Discussion Top


This review summarized epidemiological data, currently implemented or recommended for nine pathogen-specific conditions causing PFIs in Nepal. The incidence of conditions that are diagnosable, reportable and targeted by specific control programmes in the Nepalese population, such as tuberculosis, malaria and VL, are known at country and district levels[38],[49],[74],[75],[76],[77]. However, limited data exist on the incidence and public health burden of the other conditions. For example, leptospirosis, murine typhus and brucellosis are likely to be overlooked due to the absence of diagnosis tools outside reference laboratories and the overlap of signs and symptoms with other febrile conditions[78]. More epidemiological and clinical studies are needed to define the true burden of leptospirosis, murine typhus and human brucellosis in Nepal. In contrast, in the absence of blood culture facilities, enteric fever is over-diagnosed at primary and secondary healthcare levels, due to the lack of specificity of clinical features and of the widely used Widal test[79]. Other conditions such as tick-borne relapsing fever or melioidosis have not been reported in Nepal; however, as no specific investigations are done, this absence of reporting does not exclude their sporadic presence.

What is not known for any of these conditions is their relative contribution to explain persistent fever. A limited number of studies that investigated the causes of febrile illnesses in Nepal have focused on patients with acute fever or fever of any duration[9],[10],[11],[12],[13],[14],[15]. We did not find studies that focused on PFIs, except studies that evaluated the diagnostic performance of new tools for VL in patients with clinical suspicion, i.e. fever more than two weeks and splenomegaly[80]. In addition, the vast majority of studies that investigated causes of fever were conducted in teaching hospitals located in the Kathmandu area, which might not be representative of the rest of the country[9],[10],[11],[12],[13],[15].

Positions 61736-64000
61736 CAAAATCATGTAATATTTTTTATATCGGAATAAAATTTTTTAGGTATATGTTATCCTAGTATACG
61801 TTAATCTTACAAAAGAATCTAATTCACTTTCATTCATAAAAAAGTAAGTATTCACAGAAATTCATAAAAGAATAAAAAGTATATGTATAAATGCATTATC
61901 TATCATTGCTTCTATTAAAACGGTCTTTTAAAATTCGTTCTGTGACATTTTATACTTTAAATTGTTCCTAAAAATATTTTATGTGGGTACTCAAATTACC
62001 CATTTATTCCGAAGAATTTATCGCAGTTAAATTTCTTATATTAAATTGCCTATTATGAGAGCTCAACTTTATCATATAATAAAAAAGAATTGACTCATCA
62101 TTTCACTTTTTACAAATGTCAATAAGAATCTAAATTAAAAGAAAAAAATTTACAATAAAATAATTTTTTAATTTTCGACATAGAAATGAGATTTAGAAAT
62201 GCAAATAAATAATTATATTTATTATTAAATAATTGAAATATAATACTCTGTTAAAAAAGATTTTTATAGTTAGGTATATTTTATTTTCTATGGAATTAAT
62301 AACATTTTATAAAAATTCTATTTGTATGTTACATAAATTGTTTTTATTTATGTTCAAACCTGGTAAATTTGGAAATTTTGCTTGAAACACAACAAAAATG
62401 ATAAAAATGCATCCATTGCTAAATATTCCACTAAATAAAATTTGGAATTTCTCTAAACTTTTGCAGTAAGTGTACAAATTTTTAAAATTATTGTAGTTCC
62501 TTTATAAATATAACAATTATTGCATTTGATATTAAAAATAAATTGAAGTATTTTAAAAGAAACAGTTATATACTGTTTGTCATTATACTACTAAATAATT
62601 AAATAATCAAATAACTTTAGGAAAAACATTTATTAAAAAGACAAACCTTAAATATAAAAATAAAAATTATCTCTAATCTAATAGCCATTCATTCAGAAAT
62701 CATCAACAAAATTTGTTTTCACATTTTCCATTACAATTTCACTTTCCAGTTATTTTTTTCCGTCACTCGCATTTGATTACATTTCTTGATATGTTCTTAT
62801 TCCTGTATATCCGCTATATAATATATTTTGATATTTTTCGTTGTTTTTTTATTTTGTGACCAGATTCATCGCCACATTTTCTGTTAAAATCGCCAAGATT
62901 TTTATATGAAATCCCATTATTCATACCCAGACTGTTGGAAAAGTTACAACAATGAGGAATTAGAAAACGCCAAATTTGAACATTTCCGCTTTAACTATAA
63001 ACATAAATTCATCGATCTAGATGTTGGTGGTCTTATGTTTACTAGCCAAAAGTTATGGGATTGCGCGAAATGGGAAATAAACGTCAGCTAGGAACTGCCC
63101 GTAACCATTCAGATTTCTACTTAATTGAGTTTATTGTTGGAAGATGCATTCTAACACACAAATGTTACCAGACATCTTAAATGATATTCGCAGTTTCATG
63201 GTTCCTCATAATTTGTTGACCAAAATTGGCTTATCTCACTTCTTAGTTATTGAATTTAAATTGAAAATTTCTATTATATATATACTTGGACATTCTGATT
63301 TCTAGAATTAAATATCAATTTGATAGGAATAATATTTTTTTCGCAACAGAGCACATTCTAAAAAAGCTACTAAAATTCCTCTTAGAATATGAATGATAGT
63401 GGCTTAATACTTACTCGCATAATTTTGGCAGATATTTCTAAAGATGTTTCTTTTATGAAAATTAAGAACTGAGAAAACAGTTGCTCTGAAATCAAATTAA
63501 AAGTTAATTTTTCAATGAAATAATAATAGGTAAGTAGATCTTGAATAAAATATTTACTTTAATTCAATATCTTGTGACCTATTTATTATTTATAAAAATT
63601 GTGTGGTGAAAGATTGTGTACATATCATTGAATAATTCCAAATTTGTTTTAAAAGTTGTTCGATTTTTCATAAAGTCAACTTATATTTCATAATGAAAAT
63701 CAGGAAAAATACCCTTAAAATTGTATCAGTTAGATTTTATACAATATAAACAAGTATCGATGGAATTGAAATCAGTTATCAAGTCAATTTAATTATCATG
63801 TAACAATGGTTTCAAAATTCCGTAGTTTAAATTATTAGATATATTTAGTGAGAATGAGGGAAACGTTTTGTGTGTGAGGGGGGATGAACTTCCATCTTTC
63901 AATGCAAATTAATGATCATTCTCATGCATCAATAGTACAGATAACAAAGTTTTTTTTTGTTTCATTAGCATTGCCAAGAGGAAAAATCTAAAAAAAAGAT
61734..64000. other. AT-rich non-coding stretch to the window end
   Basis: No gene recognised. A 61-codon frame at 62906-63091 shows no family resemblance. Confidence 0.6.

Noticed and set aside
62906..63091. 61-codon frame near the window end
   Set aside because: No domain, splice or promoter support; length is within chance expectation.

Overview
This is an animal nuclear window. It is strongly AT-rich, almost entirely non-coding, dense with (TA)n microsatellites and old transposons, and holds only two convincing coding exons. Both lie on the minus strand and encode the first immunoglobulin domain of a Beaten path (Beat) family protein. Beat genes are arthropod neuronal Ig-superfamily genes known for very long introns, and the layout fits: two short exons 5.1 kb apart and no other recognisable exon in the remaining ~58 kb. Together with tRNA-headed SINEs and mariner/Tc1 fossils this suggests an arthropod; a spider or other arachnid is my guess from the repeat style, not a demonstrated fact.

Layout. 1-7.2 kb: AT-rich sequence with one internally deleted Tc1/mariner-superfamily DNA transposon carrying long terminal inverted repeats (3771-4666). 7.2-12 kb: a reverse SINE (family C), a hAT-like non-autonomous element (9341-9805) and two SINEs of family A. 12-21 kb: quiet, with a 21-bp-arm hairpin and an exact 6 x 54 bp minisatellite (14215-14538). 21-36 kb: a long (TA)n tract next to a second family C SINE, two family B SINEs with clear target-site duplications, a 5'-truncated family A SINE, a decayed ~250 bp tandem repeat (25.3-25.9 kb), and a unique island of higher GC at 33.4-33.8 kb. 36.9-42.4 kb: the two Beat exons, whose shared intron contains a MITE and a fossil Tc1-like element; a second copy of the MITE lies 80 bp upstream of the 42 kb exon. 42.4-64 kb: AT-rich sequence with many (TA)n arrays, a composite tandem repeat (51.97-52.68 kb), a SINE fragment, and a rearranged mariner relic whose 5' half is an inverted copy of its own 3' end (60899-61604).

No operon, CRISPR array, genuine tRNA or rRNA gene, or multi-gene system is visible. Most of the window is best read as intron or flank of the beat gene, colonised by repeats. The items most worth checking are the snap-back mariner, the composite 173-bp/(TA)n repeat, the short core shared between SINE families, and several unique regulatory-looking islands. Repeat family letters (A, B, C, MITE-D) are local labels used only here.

There is a need for more research on the causes of PFIs in Nepal and in the region. The spectrum of causal conditions will partly differ from the conditions causing acute fever, excluding most viral infections (e.g. dengue, upper respiratory tract infections). Moreover, as the incidence of malaria and VL is decreasing, other less-known diagnoses, such as scrub typhus and leptospirosis, are emerging to become more prominent. In addition, the performance of several diagnostic tools for PFI is still inadequate, with a suboptimal sensitivity of pathogen detection in the blood by culture (e.g. enteric fever) or PCR (e.g. scrub typhus, leptospirosis) and suboptimal specificity of serological-based tests, as shown for leptospirosis.

There is also a need for continued professional training to enhance the understanding of PFI by health workers. The difficulty in establishing the cause of febrile illnesses has resulted in omission or delays in treatment, irrational prescriptions with polypharmacy, increasing cost and development of drug resistance. Guidance tools for the management of PFIs should be developed that take into account specific clinical features (e.g. eschar), results of RDTs (e.g. malaria, VL) and appropriate use of more sophisticated tests (e.g. GeneXpert). Recommendations for appropriate use of empirical treatment are also required. The clinical guidance tool should be tailored to the local epidemiology. Several studies have been conducted by the Neglected Infectious diseases DIAGnosis (NIDIAG) research consortium that aimed to determine the causes of persistent fever and develop evidence-based guidance tools in Nepal and other locations in Asia and Africa[81], but more research on this topic is warranted.

Financial support & sponsorship: None.

Conflicts of Interest: None.